Regular Pap test screenings are the best way of catching cervical cancer early. The experienced doctors at Southeast Texas OB/GYN Associates, PA in Beaumont, Texas provide routine pelvic examinations and Pap smears to care for all of your reproductive health needs.
Pap Smear Q & A
A Pap test, or Pap smear, is a test that screens for cervical cancer. The cervix is the narrow, lower opening of the uterus.
During a Pap smear, your doctor holds your vagina open with a speculum so your doctor can gently scrape cells from your cervix for testing.
Pap tests are often done in tandem with pelvic exams. They can be slightly uncomfortable, but they aren’t painful.
Early detection is an essential step in treating and preventing cervical cancer. A Pap test not only identifies abnormal cells that may be present, but it can also detect troublesome cells that may develop into a problem down the road.
It’s advisable that regular Pap testing begins at age 21. The frequency of testing varies depending on age and your individual needs, but your doctor may recommend more frequent testing if you:
- Were exposed to diethylstilbestrol (DES) before birth
- Have a history of precancerous cells or cervical cancer
- Have HIV or a weakened immune system from chemotherapy or other factors
If you’ve had a total hysterectomy, you no longer need Pap smears. Some women over 65 with a history of normal Pap smears may also discontinue Pap tests. Your doctor will work with you to determine the Pap testing that is best for you.
An abnormal Pap test does not mean that you have cancer, it just indicates that the cells on your cervix have changed. Approximately 5-10% of women who have annual Pap smears will have an abnormal result. Abnormal results can be caused by:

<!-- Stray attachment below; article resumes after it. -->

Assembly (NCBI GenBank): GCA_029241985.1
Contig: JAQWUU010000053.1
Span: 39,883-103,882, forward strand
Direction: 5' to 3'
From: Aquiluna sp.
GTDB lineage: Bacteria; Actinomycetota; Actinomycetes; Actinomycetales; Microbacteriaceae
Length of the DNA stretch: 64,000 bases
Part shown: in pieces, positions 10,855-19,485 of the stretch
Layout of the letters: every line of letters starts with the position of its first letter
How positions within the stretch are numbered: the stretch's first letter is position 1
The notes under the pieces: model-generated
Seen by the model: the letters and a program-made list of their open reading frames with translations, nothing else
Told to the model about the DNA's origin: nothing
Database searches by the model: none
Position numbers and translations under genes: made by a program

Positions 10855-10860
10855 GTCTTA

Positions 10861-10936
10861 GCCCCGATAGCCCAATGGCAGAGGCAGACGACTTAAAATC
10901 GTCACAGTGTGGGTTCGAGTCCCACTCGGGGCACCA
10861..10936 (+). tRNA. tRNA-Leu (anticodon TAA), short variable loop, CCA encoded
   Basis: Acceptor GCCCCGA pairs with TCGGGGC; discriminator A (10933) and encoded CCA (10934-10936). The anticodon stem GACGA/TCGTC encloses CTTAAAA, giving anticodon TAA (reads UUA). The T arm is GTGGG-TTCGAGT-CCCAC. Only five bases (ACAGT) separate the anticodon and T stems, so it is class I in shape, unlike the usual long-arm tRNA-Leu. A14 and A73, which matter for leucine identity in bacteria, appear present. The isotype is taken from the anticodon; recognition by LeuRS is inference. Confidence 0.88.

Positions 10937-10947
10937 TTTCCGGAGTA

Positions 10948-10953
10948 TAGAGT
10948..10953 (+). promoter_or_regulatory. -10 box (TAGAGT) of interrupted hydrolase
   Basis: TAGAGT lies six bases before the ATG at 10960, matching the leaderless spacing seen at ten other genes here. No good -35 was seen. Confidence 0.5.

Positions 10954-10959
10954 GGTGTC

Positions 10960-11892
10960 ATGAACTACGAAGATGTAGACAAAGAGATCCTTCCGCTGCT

- Viral infections, such as human papillomavirus (HPV)
- Bacterial, fungi (yeast), or protozoa (Trichomonas) infections
- Natural cervical changes (atrophic vaginitis) related to menopause
Several factors can increase your chances of having an abnormal Pap smear, including smoking or an impaired immune system.
High-risk sexual behavior by you or your partner could also be a contributing factor, including having multiple partners and not using condoms. These behaviors can increase your chances of contracting infections and sexually-transmitted diseases which can directly affect your cervical cells. If you have an abnormal Pap test, your doctor may recommend a colposcopy.
Early detection plays an important role in treating and preventing cervical cancer. Call or schedule your Pap test online today with Southeast Texas OB/GYN Associates, PA.
If you have what seems like PMS, your doctor performs an exam and discusses your medical history. Documenting your symptoms for at least two menstrual cycles aids the diagnostic process, since you can tell your doctor when they appear and disappear.
Many women find relief for their PMS symptoms through lifestyle changes and exercise. Depending on your unique situation, your doctor may also recommend:
- Antidepressants to reduce mood swings
- Over-the-counter nonsteroidal anti-inflammatory drugs (NSAIDs) for breast pain and cramping
- Diuretics to reduce water retention
- Hormonal contraceptives to stop ovulation
If you think you have PMS, call or schedule an appointment online with Southeast Texas OB/GYN Associates, PA, to explore the treatments available.